August 7, 2019

Drug-related problems in older people after hospital discharge and interventions to reduce them

Drug-related problems in older people during care transitions have become a major public health problem since they threaten patient safety. The objective of our paper is to investigate the extent and frequency of drug-related problems (discontinuity, adherence, errors, interactions and adverse events) after hospital discharge and the efficacy of interventions […]
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Drug-related problems in older people during care transitions have become a major public health problem since they threaten patient safety. The objective of our paper is to investigate the extent and frequency of drug-related problems (discontinuity, adherence, errors, interactions and adverse events) after hospital discharge and the efficacy of interventions intended to reduce them. We included 20 studies in the review. All of them underlined the high frequency and complexity of drug-related problems in older people after hospital discharge. Interventions proposed to improve care transitions led to diverse and sometimes contradictory results, but the findings suggested that combining hospital discharge measures with home follow-up strategies is of value. We conclude that it is not possible to estimate the frequency of drug-related problem through a review of selected articles or to evaluate the efficacy of the proposed interventions. More research is needed in this field to reduce uncertainty and generate evidence-based recommendations for physicians.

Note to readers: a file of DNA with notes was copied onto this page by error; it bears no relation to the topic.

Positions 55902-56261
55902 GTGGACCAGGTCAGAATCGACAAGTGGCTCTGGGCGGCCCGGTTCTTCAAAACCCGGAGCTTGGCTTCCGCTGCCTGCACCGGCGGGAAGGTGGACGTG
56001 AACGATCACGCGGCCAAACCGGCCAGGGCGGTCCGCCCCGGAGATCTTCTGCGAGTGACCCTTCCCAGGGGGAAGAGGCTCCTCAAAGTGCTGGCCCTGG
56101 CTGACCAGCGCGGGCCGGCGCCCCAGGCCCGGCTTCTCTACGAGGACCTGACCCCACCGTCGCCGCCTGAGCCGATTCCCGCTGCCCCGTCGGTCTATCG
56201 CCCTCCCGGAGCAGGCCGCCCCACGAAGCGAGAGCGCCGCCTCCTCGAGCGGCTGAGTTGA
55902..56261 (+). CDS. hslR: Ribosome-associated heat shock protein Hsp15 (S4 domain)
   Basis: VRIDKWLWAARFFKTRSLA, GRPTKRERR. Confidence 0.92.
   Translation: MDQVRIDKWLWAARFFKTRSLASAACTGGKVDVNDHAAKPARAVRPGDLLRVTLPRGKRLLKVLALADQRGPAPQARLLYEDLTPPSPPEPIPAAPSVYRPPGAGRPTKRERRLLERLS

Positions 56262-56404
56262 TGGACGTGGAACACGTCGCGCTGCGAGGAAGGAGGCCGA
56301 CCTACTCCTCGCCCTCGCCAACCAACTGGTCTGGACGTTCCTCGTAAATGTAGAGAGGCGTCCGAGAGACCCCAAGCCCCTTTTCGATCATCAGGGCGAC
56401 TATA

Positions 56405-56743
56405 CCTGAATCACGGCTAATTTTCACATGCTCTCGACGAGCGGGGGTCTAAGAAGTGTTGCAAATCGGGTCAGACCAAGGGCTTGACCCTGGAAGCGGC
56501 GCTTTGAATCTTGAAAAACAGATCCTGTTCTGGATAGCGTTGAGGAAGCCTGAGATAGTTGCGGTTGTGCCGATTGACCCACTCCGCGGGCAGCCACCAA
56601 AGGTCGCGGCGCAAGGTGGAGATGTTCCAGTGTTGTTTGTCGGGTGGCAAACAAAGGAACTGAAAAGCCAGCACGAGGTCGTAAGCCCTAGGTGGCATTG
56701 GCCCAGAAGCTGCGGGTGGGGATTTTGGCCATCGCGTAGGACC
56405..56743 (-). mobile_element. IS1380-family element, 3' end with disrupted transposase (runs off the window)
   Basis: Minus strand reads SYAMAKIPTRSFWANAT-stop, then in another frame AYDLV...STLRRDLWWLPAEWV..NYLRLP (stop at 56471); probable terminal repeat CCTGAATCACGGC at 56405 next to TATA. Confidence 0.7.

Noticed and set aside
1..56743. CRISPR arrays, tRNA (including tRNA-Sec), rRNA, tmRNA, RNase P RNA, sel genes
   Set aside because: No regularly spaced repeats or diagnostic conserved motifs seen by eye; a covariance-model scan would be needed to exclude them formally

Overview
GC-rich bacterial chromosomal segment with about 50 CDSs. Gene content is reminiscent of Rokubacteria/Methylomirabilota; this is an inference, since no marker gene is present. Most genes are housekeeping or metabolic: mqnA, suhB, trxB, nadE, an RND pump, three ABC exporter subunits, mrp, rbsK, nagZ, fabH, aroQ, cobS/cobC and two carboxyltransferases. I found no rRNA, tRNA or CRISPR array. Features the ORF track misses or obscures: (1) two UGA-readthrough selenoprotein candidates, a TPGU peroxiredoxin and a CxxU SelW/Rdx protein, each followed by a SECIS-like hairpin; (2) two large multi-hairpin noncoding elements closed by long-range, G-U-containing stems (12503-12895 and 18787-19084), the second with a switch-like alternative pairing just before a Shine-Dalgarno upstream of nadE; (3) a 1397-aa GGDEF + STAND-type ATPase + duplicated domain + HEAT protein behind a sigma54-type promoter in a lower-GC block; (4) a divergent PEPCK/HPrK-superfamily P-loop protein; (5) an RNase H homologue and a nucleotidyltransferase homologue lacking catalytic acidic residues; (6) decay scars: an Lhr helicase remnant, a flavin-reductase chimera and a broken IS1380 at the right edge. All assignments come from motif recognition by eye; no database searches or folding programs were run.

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http://psnet.ahrq.gov/resource.aspx?resourceID=18322

August 7, 2019

Coordinating Care — A Perilous Journey through the Health Care System (Thomas Bodenheimer, M.D. N Engl J Med 2008; 358:1064-1071March 6, 2008)

In the United States, 125 million people are living with chronic illness, disability, or functional limitation.1 The nature of modern medicine requires that these patients receive assistance from a number of different care provi ders. Between 2000 and 2002, the typical Medicare beneficiary saw a median of two primary care […]